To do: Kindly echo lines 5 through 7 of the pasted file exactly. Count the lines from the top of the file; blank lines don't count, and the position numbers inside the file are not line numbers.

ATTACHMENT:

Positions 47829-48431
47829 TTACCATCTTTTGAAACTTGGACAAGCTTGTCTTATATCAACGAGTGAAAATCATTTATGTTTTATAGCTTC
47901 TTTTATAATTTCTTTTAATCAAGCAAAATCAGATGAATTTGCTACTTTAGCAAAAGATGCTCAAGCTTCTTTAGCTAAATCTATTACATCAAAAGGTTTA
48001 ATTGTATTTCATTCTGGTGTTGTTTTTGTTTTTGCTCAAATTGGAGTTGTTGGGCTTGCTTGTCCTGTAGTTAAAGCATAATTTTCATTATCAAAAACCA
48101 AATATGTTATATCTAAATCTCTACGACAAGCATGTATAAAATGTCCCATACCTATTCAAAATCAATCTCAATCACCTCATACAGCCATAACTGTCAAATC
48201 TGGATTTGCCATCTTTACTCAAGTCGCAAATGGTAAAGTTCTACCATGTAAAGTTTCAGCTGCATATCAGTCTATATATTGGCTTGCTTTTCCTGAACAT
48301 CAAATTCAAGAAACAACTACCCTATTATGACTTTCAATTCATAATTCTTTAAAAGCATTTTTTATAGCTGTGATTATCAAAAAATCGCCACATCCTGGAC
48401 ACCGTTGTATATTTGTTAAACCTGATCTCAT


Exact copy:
48101 AATATGTTATATCTAAATCTCTACGACAAGCATGTATAAAATGTCCCATACCTATTCAAAATCAATCTCAATCACCTCATACAGCCATAACTGTCAAATC
48201 TGGATTTGCCATCTTTACTCAAGTCGCAAATGGTAAAGTTCTACCATGTAAAGTTTCAGCTGCATATCAGTCTATATATTGGCTTGCTTTTCCTGAACAT
48301 CAAATTCAAGAAACAACTACCCTATTATGACTTTCAATTCATAATTCTTTAAAAGCATTTTTTATAGCTGTGATTATCAAAAAATCGCCACATCCTGGAC